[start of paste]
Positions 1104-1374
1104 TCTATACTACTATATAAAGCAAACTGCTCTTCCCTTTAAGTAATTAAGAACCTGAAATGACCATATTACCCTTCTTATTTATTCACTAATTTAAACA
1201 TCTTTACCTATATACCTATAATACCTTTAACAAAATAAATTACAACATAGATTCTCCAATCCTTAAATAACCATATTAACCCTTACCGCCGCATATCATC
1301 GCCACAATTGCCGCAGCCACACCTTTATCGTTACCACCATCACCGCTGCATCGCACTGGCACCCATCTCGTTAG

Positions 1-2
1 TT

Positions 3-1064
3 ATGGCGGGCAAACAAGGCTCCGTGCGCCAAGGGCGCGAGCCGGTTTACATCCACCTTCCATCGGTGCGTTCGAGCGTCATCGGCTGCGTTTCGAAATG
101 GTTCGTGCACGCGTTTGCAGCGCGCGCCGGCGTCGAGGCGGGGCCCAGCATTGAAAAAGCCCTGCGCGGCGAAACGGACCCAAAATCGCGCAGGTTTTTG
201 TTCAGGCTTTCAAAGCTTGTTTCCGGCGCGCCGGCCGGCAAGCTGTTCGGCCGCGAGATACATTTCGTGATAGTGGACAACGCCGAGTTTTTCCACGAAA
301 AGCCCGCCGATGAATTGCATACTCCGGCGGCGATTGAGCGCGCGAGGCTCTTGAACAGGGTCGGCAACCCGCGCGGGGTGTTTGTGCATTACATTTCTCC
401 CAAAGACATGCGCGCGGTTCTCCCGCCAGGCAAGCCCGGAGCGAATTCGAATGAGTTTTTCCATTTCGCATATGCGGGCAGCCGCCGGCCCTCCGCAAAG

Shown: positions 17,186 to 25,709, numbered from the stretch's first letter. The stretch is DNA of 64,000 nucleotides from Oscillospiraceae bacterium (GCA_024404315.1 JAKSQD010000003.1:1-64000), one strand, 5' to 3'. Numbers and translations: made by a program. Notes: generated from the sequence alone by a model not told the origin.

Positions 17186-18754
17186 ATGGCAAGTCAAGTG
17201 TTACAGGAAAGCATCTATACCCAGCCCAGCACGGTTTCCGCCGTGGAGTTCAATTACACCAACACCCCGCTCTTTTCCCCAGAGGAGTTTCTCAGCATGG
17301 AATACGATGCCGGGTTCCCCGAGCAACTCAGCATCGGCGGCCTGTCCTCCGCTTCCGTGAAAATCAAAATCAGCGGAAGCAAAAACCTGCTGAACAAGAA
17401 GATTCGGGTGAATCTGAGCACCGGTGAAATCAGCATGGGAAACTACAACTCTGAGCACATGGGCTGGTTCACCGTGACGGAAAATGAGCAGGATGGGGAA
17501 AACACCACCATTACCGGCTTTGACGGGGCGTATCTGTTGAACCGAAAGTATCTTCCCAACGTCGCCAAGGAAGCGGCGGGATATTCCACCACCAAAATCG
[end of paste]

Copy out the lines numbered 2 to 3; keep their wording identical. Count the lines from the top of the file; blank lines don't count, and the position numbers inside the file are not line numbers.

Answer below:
1104 TCTATACTACTATATAAAGCAAACTGCTCTTCCCTTTAAGTAATTAAGAACCTGAAATGACCATATTACCCTTCTTATTTATTCACTAATTTAAACA
1201 TCTTTACCTATATACCTATAATACCTTTAACAAAATAAATTACAACATAGATTCTCCAATCCTTAAATAACCATATTAACCCTTACCGCCGCATATCATC